The experienced Frenchman has five goals in 15 appearances, but they have been important, including four in his last five to both boost the Blues’ top four hopes and fire them into the FA Cup final.
In a difficult, sometimes turbulent campaign for Chelsea, Giroud has provided the late-season spark which has given Conte’s men a shot at silverware.
Worst signing: Tiémoué Bakayoko
Danny Drinkwater and Ross Barkley haven’t exactly lit up Stamford Bridge but, in a season of disappointing transfers for the club, Bakayoko, brought in as a replacement for Nemanja Matić, is the stand-out flop.
At 23 years old the Frenchman has time to reverse his fortunes in England but, having shone in Monaco’s Ligue 1-clinching side last season, he has been a huge disappointment following his £40million capture.
Chelsea fans can be quietly optimistic, however, that Bakayoko has steadily regained some semblance of form after an utterly catastrophic 30-minute display in the 4-1 defeat at Watford in February, in which he lumbered clumsily around Vicarage Road before receiving two bookings in the space of five minutes to complete his short nightmare.
Best signing: Mamadou Sakho
An expensive recruit at £26million, the Liverpool reject has been outstanding during Palace’s surge from the depths of relegation despair to 11th.
Although he was signed on loan by Sam Allardyce last season, the 28-year-old has proved equally indispensable to Roy Hodgson, forming a formidable partnership with James Tomkins which remains unbeaten after 14 matches together.
Worst signing: Jaïro Riedewald
A victim of circumstance, the young Dutchman followed Frank de Boer to Selhurst Park only to be left in limbo by the former Ajax manager’s swift departure.
After a difficult debut in the 3-0 defeat at home to Huddersfield, Riedewald was dropped and has started only three league games since.
Still only 21, Riedewald may be shipped out on loan to get minutes under his belt but there is no question his maiden season in England has been a forgettable one.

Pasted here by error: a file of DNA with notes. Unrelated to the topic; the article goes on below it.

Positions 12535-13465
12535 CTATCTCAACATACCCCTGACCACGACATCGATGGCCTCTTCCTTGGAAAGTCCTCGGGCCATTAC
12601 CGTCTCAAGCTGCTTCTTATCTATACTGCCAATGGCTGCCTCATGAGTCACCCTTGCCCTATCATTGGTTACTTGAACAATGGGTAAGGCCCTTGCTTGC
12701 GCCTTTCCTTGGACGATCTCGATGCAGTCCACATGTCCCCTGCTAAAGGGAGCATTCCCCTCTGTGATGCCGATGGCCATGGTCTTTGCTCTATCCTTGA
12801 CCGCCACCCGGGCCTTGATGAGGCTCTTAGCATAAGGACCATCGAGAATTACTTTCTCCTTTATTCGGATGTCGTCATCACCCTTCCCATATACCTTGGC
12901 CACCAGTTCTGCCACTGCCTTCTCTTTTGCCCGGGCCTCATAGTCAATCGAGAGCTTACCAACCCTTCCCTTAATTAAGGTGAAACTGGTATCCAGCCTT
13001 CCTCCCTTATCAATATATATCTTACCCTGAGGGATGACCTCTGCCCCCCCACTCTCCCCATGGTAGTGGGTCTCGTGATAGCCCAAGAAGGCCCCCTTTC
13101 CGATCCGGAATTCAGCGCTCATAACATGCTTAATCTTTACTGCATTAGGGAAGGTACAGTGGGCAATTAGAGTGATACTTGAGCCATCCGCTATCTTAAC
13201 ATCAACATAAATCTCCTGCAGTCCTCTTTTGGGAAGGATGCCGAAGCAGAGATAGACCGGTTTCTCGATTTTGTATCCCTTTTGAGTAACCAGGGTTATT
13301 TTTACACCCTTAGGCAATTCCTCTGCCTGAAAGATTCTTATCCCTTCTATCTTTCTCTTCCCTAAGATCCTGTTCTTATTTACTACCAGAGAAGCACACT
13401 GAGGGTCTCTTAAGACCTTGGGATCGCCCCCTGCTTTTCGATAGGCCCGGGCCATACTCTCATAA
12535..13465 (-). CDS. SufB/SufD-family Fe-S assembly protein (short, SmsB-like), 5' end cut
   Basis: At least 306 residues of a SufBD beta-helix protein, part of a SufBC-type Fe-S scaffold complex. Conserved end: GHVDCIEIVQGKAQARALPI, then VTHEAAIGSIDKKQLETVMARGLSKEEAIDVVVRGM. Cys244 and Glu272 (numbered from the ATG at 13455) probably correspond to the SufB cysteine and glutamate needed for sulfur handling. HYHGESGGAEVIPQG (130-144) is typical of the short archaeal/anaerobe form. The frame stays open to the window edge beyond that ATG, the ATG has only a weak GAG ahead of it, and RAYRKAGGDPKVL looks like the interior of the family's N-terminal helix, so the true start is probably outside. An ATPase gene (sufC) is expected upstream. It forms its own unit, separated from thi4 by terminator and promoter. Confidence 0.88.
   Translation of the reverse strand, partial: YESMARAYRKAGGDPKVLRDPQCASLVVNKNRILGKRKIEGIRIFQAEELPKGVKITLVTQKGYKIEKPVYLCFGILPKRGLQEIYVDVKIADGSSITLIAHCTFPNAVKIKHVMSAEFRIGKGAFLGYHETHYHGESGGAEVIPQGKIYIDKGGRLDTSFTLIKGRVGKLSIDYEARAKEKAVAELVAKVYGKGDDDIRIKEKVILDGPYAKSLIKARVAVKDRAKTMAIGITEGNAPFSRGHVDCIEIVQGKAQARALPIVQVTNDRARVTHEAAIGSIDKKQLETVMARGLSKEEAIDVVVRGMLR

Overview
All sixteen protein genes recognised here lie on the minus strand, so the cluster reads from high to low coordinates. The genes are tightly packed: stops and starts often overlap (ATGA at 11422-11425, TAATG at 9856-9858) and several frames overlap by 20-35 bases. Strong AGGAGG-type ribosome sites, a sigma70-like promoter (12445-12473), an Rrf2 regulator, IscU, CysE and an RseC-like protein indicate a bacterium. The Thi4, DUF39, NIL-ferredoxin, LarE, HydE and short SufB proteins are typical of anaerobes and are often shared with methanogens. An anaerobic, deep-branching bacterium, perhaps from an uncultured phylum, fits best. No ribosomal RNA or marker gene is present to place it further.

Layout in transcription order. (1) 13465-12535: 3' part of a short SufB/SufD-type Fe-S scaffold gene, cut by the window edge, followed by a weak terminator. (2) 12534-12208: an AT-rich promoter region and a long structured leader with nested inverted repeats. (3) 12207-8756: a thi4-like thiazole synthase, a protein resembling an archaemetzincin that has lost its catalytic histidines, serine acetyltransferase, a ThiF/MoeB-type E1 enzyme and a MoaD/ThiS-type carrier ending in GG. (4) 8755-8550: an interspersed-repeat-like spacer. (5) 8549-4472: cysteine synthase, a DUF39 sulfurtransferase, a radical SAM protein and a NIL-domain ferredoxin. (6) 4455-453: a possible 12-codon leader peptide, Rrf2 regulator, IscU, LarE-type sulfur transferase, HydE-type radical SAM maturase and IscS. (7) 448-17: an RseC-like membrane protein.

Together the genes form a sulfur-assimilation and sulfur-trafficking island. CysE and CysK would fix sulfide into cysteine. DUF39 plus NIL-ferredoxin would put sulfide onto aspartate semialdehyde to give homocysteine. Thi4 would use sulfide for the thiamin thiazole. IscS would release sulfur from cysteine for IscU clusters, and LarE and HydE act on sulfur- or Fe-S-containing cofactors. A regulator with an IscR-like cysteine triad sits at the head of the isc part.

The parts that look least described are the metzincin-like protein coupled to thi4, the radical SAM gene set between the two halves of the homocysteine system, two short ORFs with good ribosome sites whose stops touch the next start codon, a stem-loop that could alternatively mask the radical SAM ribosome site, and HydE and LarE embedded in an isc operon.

Best signing: Jordan Pickford
With lofty expectations bestowed upon him courtesy of being made the most-expensive British goalkeeper of all time, Pickford has delivered. The 24-year-old has been a bright spark in an otherwise gloomy season at Goodison Park.
Not only did Pickford’s assured displays between the sticks earn him three awards at the Toffees’ end-of-season ceremony – player of the season, players’ player of the season and young player of the season – they have strengthened his claim to be Gareth Southgate’s No.1 at the World Cup in Russia.
Worst signing: Davy Klaassen
Like Chelsea, Everton had a few contenders for ‘worst signing.’ Gylfi Sigurdsson hasn’t hit the heights he achieved at Swansea while Michael Keane hasn’t been the portrait of consistency he was at Burnley but, considering that Klaassen was extremely poor under Ronald Koeman before being completely frozen out by Sam Allardyce, our mind was made up.
The Dutch playmaker’s eye-catching form last year with Ajax meant he cost £23.6million but that seems a ludicrous valuation in retrospect given he has started just three Premier League games this season.
A January move to Napoli collapsed and, if Allardyce remains Toffees boss, expect Klaassen to be on the move once again this summer.
Best signing: Aaron Mooy
Christopher Schindler scooped the club’s player of the season but many feel it should have been Mooy.
The Australian midfield, who spent last season on loan at the John Smith’s Stadium, has been highly influential for David Wagner’s men, completing more crosses, tackles and passes than any of his teammates.
Worst signing: N/A
Best signing: Harry Maguire
An astute signing from Hull City, Maguire has been ever-present in Claude Puel’s side, fulfilling his defensive duties while also chipping in with two goals and four assists.
The 25-year-old, a willing runner with the ball, has given the Foxes some much-needed legs at the back and, if the England international continues to play at such a high standard, it will become increasingly difficult to keep him at the King Power Stadium.
Worst signing: Kelechi Iheanacho
Whereas Wilfred Ndidi has thrived at Leicester, his Nigeria teammate has flopped. Iheanacho cost Leicester an eyebrow-raising £25million to prise away from Manchester City and it has not been money well-spent. Not by a long shot.
The 21-year-old has managed only one goal in 15 league appearances this season and, while he could still have a bright future in the Premier League, the forward has a long way to go before he full rediscovers his confidence and threatens Jamie Vardy’s place in the team.